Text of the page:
Author: Josie Welland
20 December 2018
2 min read
There is little doubt that there has recently been a number of remarkable rulings regarding the extradition of alleged white-collar crime offenders.
The issue of Brexit and its implications for the UK and the European Arrest Warrant scheme present another set of challenges for the authorities. This was shown by the Irish Supreme Court’s decision in February not to extradite back to Britain a man who was convicted of fraud there in 2007.
Rahman Ravelli’s Josie Welland outlined the issues in an article for the Young Fraud Lawyers Association’s winter newsletter 2018.
This year has seen a number of remarkable rulings in the extradition of alleged white collar crime offenders: Monaco refused to extradite Unaoil’s chief executive to the United Kingdom (UK), Frankfurt prosecutors declined to extradite the Euribor traders and the High Court of England and Wales would not extradite a HSBC trader to the United States.
However, with the Brexit Withdrawal Agreement (the “Withdrawal Agreement”) currently being debated in Parliament, our attention should turn to the Irish extradition case of Mr Thomas Joseph O’Connor (“Mr O’Connor”), and what the Brexit ‘deal’ really means for the European Arrest Warrant (“EAW”) and the policing of white collar crime.
Back in February, Ireland’s Supreme Court declined to extradite Mr O’Connor to the UK, where he had been convicted of fraud, because by the time he would have finished his prison sentence the UK would have left the EU.
Mr O’Connor, a construction company director, had been convicted in his absence of tax fraud (for more information on the subject of HMRC - Tax and VAT investigations click here) back in 2007. At the time, Mr O’Connor had absconded on bail and fled to Ireland.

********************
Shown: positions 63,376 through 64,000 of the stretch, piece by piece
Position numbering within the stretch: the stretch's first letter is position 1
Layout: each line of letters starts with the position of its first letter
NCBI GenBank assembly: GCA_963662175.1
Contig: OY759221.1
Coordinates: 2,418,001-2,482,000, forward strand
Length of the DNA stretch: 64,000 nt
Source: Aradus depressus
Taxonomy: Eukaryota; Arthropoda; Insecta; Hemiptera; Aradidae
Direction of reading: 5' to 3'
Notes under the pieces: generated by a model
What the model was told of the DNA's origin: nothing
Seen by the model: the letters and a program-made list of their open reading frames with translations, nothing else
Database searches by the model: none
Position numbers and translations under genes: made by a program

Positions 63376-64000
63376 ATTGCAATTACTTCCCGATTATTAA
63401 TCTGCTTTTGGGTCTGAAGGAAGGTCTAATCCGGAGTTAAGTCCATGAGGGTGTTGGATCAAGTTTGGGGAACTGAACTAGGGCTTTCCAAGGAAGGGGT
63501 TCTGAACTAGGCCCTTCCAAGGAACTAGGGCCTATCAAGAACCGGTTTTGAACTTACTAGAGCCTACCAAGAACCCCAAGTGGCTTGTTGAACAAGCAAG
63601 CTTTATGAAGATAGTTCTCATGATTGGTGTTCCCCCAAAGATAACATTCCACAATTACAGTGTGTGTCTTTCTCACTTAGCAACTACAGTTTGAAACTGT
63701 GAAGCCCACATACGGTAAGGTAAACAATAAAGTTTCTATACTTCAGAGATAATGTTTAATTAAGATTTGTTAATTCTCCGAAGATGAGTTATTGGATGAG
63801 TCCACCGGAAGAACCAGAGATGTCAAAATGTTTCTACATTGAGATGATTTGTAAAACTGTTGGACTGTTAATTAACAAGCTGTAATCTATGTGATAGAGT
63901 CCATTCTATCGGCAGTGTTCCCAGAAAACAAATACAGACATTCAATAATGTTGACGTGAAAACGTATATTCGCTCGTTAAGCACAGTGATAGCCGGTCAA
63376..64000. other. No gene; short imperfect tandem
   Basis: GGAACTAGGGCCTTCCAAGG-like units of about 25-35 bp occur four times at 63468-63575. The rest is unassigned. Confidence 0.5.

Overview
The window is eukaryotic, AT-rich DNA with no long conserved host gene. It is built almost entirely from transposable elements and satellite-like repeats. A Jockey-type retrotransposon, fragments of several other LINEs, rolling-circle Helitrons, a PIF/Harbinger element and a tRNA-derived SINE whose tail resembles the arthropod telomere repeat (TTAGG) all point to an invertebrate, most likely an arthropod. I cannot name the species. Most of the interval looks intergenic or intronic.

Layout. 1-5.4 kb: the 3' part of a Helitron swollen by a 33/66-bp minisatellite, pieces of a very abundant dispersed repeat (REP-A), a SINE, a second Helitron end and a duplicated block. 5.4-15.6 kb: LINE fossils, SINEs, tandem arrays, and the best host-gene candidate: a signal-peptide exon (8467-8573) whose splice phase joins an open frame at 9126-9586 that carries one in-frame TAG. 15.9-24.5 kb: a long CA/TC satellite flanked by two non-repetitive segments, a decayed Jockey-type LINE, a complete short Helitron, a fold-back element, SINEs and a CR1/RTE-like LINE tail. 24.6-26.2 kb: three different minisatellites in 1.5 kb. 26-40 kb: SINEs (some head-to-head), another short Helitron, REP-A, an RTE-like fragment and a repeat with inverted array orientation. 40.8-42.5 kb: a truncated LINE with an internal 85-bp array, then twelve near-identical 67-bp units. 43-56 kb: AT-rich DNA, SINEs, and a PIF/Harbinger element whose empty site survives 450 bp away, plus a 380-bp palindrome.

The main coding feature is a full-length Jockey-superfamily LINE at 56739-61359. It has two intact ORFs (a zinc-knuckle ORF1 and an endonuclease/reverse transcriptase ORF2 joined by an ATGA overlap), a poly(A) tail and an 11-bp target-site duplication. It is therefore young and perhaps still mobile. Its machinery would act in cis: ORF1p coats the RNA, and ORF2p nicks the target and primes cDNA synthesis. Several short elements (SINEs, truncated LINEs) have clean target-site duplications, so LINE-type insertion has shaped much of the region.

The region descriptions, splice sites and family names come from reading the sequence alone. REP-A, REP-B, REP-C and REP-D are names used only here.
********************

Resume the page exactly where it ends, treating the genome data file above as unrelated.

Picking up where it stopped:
In 2009 he was arrested on an EAW and, in 2014, Ireland’s High Court ordered his extradition to the UK. Following a succession of challenges, the Irish Supreme Court declined in February to extradite Mr O’Connor to the UK. Instead it ruled that his case should be referred to the European Court of Justice (ECJ) in Luxembourg for resolution.
The ECJ has since said in an explanatory note to the test case, identified only as “RO”: “Mere notification by a member state of its intention to withdraw from the European Union is not an ‘exceptional’ circumstance capable of justifying a refusal to execute an EAW issued by that member state.”
So what is the impact of Brexit for extradition requests from EU Member States? Unhelpfully, the Withdrawal Agreement puts this question along with the Irish border into the ‘to do’ list and allows the status quo to continue, more or less.
Article 62 (c) of the Withdrawal Agreement envisages that the EAW scheme will continue to apply during the transition period. This implies no change to existing arrangements as of March next year, but that is not quite the full picture. Turning through to Article 185 of the Withdrawal Agreement, this contains a significant provision, which allows, even in the transition period, for EU states to refuse to extradite their own nationals to the UK.
On this view, the UK is not so much leaving the EU as the EU is withdrawing from the UK.
This could pose a real problem for the UK government's crime-fighting hopes and, in particular, for the SFO; which wants to present itself at the forefront of policing white-collar crime in Europe.
It is difficult to imagine that any replacement to the EAW regime in the UK will include as many advantages as the EAW does to law enforcement. And any replacement could signal an end to the free movement of suspects between the UK and the EU.
Read our related article: Brexit may yet pose a number of challenges for the Financial Conduct Authority.
Josie specialises in defending national and multinational white-collar crime cases. She has been involved in some of the most notable bribery and corruption, tax evasion, cryptocurrency, money laundering, fraud and asset recovery investigations.